In real life, the issue of memory management does not arise as much as you'd expect in practical Delphi code, because of the ownership system in the VCL framework.
Ah yes - what about the VCL? Ok, not actually a compiler issue per se, but in Delphi the twain are intertwined.
The VCL was a miracle of its time. It was eight trillion times better than MFC. It got things right about delegation and event handling and resource storage and organisation that are still regularly being got wrong. The VCL hierarchy is perhaps a little deeper than is fashionable nowadays... but so what? The thing works, and works a treat.
You will recall the design principle called 'separation of concerns', which says it is a good idea to minimise dependencies between different functions of your program. The VCL doesn't really 'do' separation of concerns. Its leanings are more towards consolidation of concerns into one honking big woe.
The solution to this, it seems to me, needn't be painful. The VCL is an excellent tool for implementing the 'V' part of the 'Model-View-Controller' pattern, and should be left alone.
All that is needed is a new, separate library to do the concern separating. And there is already an extremely elegant, compact and multi-lingual open source library called PureMVC. Although initially targeted at ActionScript and Flex, it already supports a dozen or so languages and platforms. I see no technical reason why New Object Pascal could not be added to the tally.
Among other advantages, it would mean that if CodeGear were to create a Delphi cross-compiler for, say, the Palm Pre, then they would not need to port the VCL at the same time (a highly desirable outcome in view of the Kylix and Delphi.NET fiascos, where many dollars were spent creating unsatisfactory re-implementations of the VCL). CodeGear could create a new front-end library specifically appropriate to the Pre device, and not backwards-compatible with anything, and they would be done.
Sure, users would have to rewrite the front-ends of their MVC structured programs - but realistically they would have to do that in any case, because a PC UI does not work well on a smartphone (don't believe me? Ask a Windows Mobile user). Everybody would be happy.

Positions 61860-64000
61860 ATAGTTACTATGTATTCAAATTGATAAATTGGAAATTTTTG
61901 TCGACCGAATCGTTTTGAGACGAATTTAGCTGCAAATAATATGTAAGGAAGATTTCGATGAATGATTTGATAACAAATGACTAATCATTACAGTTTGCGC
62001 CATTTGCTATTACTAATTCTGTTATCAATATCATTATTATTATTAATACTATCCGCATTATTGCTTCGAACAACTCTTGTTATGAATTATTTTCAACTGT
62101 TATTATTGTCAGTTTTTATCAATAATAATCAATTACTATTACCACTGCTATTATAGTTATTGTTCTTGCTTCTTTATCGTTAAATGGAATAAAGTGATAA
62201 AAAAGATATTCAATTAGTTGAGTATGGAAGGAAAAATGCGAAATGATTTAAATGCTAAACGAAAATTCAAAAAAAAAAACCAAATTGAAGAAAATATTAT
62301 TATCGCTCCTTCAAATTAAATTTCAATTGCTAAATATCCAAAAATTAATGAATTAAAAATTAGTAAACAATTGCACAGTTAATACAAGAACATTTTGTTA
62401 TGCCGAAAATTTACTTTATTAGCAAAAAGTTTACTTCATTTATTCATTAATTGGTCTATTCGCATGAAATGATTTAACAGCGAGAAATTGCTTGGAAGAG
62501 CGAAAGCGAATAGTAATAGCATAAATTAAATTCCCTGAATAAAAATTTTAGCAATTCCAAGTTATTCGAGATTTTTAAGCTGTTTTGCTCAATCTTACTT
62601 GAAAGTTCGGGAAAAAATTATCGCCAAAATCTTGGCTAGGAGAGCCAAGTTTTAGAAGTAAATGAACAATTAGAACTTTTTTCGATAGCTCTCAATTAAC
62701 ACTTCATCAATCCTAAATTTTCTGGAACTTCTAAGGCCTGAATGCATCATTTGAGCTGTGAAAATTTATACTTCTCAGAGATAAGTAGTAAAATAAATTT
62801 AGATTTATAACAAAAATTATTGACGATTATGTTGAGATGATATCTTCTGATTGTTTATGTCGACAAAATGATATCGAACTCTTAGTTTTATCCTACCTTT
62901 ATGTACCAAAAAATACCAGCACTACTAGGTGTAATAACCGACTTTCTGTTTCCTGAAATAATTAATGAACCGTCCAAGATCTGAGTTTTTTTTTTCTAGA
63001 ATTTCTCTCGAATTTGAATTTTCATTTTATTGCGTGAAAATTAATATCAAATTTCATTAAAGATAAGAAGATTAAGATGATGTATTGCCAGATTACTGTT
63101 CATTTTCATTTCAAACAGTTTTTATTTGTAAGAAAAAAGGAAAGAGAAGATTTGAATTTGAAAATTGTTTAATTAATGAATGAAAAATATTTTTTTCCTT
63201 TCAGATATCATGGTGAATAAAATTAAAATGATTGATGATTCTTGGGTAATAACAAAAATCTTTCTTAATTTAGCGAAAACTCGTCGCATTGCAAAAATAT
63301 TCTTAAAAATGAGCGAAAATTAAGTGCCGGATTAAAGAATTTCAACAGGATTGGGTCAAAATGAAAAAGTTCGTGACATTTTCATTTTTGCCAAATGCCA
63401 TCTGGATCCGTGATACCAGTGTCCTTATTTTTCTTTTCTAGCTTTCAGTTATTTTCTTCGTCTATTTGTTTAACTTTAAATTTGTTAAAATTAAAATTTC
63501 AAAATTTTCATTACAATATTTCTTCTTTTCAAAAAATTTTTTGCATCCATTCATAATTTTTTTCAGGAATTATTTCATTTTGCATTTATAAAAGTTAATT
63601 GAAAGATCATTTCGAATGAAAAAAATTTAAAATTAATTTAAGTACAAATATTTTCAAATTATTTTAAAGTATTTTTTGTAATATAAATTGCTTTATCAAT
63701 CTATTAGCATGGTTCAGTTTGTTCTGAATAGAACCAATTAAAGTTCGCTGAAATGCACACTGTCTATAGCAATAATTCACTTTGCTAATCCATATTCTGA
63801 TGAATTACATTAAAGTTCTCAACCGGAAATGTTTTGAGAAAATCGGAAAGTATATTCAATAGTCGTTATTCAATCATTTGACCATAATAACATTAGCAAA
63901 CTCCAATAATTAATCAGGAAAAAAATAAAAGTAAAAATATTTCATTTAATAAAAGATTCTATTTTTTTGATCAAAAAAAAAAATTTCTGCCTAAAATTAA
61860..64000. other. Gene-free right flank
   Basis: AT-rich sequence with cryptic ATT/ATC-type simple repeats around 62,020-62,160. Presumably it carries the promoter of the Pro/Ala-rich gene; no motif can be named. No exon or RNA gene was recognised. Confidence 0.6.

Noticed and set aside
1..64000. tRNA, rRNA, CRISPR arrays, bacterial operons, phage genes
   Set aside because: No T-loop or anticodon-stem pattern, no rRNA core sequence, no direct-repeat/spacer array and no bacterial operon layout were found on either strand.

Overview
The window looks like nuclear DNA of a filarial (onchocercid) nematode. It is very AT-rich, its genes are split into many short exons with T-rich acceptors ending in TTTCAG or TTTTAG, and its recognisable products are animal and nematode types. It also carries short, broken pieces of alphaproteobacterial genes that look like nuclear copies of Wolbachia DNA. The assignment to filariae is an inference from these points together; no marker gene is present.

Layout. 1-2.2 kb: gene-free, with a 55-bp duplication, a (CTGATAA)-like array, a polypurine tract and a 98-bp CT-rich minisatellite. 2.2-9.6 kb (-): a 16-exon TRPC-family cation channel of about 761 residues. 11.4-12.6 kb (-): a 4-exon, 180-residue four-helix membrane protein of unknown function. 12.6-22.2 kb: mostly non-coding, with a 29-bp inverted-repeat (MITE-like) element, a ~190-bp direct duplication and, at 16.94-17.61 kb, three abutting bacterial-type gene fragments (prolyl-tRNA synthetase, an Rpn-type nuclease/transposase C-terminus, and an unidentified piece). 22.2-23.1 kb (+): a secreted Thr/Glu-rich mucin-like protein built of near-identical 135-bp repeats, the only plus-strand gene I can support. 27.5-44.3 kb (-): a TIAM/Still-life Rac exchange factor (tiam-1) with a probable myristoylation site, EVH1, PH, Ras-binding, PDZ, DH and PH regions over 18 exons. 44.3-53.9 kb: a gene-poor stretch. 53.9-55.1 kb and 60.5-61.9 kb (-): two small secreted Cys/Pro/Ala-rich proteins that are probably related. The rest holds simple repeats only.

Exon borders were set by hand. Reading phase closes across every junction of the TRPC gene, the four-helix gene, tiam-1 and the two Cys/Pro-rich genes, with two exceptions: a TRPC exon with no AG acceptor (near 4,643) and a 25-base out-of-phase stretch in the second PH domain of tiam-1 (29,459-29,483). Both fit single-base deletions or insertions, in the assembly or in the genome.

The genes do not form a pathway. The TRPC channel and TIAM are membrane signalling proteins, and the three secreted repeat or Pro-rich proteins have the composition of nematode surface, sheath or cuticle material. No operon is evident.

Other bits. Another library issue: we are very overdue for an officially-sanctioned regex library. This is a fundamental omission in the Web era. Even C++ is on the cusp of getting one, for heaven's sake. There's a PCRE wrapper in the excellent JEDI open source library - I suggest CodeGear starts negotiating for a borrow.
Tuples are record types that you make up on the fly, and can then pass around and interpret in distant pieces of code. They are like variant arrays with the stigma removed.
Andreas Hausladen is one of a coterie of Delphi nutters heroes who have made using it bearable during years of Borland neglect, and are still at it. For example, last week Mr Hausladen devised a patch for a key but sluggish Delphi database library that improves its performance by up to ten times. If Hausladen et al can regularly do this sort of thing by reverse engineering binaries, what could they achieve if a way was found to give them access to the code generator source? New thinking for new times, CodeGear.
Erlang has arbitrary-sized integer arithmetic, so one can calculate 12345678987654321 * 98765432123456789 precisely. I don't think this is particularly useful, but it is cool, and implementing it gives the CodeGear boys something to do with their endless free time.
One last thing. This brave new dialect of Pascal will need a new name. We need to move on from the old quarrels about whether it is called 'Delphi' or not. Nor will the anagrammatic approach of the aforementioned Erlang cut the mustard (had you spotted that? It's 'Angler' really, of course). We need to find a moniker that suggests freshness, goodness and respect. I have just the thing.
So, CodeGear, when do you think you will be ready to ship Obama Pascal? ®